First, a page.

Europe can and indeed must support this from the outside, and there are, in my view, various approaches we can take. Firstly, we must help the African reformers who campaign for transparency and fairness - sometimes at the risk of their lives. Secondly, Europe must itself make fairness and credibility, e.g. as regards commodity sourcing, the hallmark of its development cooperation with Africa. Thirdly, we must campaign for world trade conditions that take into account Africa's special interests. These include, for example, a global commodities strategy which would give all commodity-producing countries fair access to the markets and a fair share of the profits.

Identity is the last of the three themes I hope to inspire reflection on, but it is very important in the long run. Each of us here has a number of identities, of faces, that we adopt as circumstances dictate. But in order to function, our societies also need collective identities. The idea of a homogeneous nation state, an idea that was particularly prevalent in nineteenth and twentieth century Europe, did great violence to Europe and beyond - as colonial masters, European also "ethnicized" African societies and thereby sowed the seed for numerous conflicts.

In comparison with multi-ethnic Nigeria and most other states in Africa, European countries are homogeneous. Questions of identity have long been of great significance in Africa. But societies in Europe, too, are becoming ever more diverse. How can different communities and ethnic groups live together in peace? What is it that holds our societies together? What is the essence of a collective identity? Everywhere around the world, the attempt to answer these questions is becoming ever more important. I think that, in this quest, too, Africa and Europe can perhaps learn from one another, even though they started out from such different positions.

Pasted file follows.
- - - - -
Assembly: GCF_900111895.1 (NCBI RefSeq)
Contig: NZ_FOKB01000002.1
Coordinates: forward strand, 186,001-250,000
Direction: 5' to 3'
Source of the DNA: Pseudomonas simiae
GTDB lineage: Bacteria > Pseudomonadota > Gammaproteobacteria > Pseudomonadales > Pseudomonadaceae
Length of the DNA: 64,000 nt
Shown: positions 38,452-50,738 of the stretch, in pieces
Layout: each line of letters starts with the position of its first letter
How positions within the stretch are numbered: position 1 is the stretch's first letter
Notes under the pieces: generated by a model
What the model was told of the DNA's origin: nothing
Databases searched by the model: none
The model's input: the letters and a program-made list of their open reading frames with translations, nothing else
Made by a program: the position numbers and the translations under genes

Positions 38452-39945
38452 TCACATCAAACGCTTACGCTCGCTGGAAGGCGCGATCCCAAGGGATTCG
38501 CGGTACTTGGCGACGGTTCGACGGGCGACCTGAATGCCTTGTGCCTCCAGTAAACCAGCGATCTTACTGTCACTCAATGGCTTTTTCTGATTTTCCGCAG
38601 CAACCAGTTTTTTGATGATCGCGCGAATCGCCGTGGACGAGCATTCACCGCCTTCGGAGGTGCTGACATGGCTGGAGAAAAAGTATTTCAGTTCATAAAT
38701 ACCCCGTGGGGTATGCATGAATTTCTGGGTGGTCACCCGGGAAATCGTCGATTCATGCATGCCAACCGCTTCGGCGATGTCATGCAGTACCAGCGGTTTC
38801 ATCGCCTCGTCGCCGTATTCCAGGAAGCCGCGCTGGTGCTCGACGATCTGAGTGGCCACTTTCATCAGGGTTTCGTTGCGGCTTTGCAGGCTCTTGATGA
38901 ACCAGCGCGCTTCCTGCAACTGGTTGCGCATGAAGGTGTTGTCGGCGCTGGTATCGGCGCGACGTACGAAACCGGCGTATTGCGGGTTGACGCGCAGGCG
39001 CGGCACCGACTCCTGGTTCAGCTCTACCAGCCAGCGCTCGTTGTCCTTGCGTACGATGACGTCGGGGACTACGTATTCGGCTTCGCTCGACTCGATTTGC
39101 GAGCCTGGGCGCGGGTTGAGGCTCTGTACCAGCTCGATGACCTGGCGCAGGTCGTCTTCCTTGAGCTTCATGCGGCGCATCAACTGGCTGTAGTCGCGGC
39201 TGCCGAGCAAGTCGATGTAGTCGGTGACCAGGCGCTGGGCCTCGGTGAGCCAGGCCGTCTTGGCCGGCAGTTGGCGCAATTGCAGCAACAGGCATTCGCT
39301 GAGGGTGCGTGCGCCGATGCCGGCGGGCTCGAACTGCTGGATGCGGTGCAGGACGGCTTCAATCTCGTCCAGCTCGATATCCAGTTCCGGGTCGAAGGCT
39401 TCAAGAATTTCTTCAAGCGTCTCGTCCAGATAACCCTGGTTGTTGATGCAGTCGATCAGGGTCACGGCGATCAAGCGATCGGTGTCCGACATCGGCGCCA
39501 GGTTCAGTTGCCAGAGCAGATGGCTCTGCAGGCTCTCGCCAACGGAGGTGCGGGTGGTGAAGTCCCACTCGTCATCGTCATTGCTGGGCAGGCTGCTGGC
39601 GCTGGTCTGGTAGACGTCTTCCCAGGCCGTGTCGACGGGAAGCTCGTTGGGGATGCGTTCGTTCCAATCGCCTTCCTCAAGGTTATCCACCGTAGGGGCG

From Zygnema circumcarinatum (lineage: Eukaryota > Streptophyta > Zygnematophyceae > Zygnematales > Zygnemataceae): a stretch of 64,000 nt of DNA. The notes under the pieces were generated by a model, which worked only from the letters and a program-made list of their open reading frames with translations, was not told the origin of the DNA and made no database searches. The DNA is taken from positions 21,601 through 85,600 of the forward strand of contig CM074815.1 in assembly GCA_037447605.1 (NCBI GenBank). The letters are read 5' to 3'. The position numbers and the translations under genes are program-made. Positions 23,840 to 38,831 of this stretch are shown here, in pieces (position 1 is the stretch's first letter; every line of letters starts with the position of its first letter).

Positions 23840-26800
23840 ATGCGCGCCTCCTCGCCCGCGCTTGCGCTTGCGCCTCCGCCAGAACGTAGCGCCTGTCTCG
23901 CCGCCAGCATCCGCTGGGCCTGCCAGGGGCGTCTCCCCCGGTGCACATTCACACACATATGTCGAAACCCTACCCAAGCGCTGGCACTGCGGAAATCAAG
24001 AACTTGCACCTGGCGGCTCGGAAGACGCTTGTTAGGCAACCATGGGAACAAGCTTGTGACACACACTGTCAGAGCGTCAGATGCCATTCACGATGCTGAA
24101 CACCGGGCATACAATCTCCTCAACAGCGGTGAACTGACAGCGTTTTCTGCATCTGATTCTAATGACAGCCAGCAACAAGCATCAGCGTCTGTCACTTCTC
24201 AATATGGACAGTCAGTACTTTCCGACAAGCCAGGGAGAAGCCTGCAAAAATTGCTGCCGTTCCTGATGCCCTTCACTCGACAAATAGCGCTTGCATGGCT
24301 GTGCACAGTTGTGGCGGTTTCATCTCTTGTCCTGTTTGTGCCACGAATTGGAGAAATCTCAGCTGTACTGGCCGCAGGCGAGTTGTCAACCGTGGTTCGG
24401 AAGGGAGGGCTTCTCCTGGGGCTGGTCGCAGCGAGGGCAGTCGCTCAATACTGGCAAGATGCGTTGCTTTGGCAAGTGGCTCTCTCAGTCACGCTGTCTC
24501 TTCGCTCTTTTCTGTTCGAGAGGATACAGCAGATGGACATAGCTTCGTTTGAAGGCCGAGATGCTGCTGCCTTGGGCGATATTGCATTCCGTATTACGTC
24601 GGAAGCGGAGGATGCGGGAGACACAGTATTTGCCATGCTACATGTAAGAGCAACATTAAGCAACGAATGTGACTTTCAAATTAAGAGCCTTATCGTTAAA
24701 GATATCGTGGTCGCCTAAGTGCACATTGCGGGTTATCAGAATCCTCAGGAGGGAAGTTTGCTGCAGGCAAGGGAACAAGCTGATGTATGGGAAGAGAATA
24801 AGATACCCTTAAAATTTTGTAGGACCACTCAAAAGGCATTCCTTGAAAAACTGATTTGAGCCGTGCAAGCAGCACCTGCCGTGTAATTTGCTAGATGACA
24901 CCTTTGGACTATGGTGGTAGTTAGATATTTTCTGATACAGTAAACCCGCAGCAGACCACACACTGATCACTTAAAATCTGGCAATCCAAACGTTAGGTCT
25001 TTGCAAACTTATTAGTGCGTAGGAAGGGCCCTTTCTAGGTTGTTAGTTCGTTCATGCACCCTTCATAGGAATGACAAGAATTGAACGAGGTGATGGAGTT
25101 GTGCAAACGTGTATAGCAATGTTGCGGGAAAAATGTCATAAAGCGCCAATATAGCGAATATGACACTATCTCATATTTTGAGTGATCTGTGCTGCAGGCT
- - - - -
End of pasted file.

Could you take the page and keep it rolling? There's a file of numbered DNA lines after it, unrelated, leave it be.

President Yar'Adua, ladies and gentlemen, our discussions on partnership are not being conducted in a vacuum. In 2007, for the first time in their history, the European Union and the African Union agreed to adopt a joint strategy. It is now up to both the Europeans and the Africans in equal measure to ensure that the efforts of the individual working groups result in concrete cooperation that benefits both sides. The German-Nigerian energy partnership is one example of what Europe and Africa can do to harness Africa's commodities and Europe's technologies and so improve energy supply on both continents. The German Government's "Aktion Afrika" programme is evidence of Germany's desire to enhance cultural links with Africa. The discussions here have brought it home to me that even today, there is still far too little contact between the people.

Young people play an important role in this process. At last year's Africa Forum in Ghana we were shown partnership in action by our "young leaders" from Africa and Germany. They debated their issues frankly and heatedly, and when they came to Wittenberg asked me many questions. And they discovered considerable common ground. Their declaration, entitled "Two Generations - One Future", is cause for encouragement. It is an encouraging sign that we can find values accepted by both sides, in spite of the obstacles in our path. We just have to let the young leaders get on and do their thing.

Let me invite you now to join me in a toast: To the health of President Yar'Adua and our Nigerian hosts, and to the partnership between Germany and Africa.